Campaigners against fracking have been mobilising across Scotland urging people to reject the return of this dangerous method of drilling for gas.
From street stalls and local meetings to film showings, the range of people involved highlights the depth of feeling against fracking.
Nicola Sturgeon’s Scottish National Party (SNP) government put a moratorium on fracking in January 2015.
Its Consultation on Unconventional Oil and Gas, set to end next week, gave groups and individuals a chance to put their views across.
The overwhelming response from people was distrust of the fracking firms, and anger that frackers might come to their communities.
If the bosses get their way, they plan fracking across the whole of Scotland’s Midland Valley.
This is the most populated area of Scotland—its “central belt”—and includes Edinburgh and Glasgow.
The British government has issued three fracking licences in Scotland.
These give firms the right to search for and extract oil and gas in a given area.
The SNP’s moratorium means these firms cannot begin fracking.
But test drilling is allowed.
Jim Ratcliffe’s firm Ineos holds the licence for the area surrounding Grangemouth and Falkirk.
In Perth and Kinross, the IGAS giant’s subsidiary Fife Dart Energy has the rights.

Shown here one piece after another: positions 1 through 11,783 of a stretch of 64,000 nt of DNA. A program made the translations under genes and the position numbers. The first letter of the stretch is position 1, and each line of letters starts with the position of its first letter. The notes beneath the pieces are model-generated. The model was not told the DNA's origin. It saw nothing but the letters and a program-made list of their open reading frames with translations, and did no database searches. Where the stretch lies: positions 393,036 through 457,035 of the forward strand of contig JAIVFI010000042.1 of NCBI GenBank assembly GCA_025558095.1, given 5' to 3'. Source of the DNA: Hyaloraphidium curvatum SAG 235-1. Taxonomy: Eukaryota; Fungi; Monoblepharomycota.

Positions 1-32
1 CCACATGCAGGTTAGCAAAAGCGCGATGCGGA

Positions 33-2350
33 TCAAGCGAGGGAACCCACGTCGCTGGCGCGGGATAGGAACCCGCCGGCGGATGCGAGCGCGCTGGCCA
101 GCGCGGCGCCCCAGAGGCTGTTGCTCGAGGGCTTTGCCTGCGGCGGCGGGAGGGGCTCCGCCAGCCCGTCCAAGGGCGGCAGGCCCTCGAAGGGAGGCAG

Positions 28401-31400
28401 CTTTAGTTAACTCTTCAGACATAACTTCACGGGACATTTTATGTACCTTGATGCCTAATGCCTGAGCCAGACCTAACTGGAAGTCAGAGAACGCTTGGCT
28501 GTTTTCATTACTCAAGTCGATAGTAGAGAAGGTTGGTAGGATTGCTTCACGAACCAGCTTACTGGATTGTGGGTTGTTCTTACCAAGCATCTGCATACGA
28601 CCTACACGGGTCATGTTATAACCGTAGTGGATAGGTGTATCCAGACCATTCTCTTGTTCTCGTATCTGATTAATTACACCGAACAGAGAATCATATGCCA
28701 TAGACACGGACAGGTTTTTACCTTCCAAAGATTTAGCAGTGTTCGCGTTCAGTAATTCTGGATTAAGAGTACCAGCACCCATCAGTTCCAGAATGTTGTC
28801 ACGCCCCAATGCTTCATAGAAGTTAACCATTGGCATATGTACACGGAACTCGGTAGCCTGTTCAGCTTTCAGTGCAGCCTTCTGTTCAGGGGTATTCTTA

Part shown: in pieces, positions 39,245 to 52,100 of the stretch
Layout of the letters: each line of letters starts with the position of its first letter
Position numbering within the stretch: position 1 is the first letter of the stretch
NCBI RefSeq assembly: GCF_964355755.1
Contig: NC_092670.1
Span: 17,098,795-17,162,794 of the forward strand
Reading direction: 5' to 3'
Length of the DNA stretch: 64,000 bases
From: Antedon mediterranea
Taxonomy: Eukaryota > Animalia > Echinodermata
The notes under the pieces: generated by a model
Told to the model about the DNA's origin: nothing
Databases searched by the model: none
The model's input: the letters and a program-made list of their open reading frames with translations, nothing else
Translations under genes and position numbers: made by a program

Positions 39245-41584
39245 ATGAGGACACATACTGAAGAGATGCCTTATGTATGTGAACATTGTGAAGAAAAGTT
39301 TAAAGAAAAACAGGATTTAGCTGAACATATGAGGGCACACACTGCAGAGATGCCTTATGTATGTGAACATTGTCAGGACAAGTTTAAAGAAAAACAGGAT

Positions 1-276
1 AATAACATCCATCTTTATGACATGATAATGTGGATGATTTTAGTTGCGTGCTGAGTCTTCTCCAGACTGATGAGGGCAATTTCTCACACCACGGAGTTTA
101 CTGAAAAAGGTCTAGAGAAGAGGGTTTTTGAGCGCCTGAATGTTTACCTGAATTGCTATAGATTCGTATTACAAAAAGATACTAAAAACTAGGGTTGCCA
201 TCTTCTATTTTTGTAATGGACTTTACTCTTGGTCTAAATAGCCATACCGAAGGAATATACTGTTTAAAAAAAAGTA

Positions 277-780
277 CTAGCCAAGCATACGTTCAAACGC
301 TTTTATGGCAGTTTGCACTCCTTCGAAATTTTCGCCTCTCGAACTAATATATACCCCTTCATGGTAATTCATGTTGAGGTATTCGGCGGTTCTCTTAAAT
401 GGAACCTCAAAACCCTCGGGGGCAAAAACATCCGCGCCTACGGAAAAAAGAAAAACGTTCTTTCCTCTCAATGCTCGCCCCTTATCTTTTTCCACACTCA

Reach Coal Seam Gas, which is 80 percent owned by Ineos, can operate in North Lanarkshire, Falkirk and East Dunbartonshire.
That includes areas near north Glasgow. The SNP was pressured into the moratorium, but on the same day it began Sturgeon was holding talks with Ratcliffe.
Ratcliffe recently invested £450 million to retool the refinery at Grangemouth for processing US shale gas.
Since then Ineos has been on a spending spree, buying up the Forties pipeline from BP for £192 million.
It became the biggest private firm in the North Sea after a £1 billion takeover of Dong Energy last week.
While not all this investment is focused on fracking, many activists fear Ineos’ purchases could buy it enormous influence with the Scottish government.
In the days before the end of the consultation, groups opposed to fracking gathered thousands of responses.
The national anti-fracking group Broad Alliance, Friends of the Earth and 38 Degrees planned to deliver them to the Scottish parliament.
We argue that the SNP must listen to the thousands of Scots who wholly reject this dangerous and unnecessary method of drilling.
It should institute a complete ban on unconventional oil and gas extraction in Scotland.
We must keep pressure on all politicians to vote against any measures that may open the door to fracking.
No matter how regulated fracking firms are, it doesn’t stop it being hazardous to communities and the climate.
The fight against fracking is necessary as part of the wider fight against climate change.
Governments should be directing their efforts to developing and using clean renewable energy.
They should not keep us locked into a fossil fuel economy that’s killing the planet.
A complete ban will give strength to those fighting against fracking in other parts of Britain and around the world.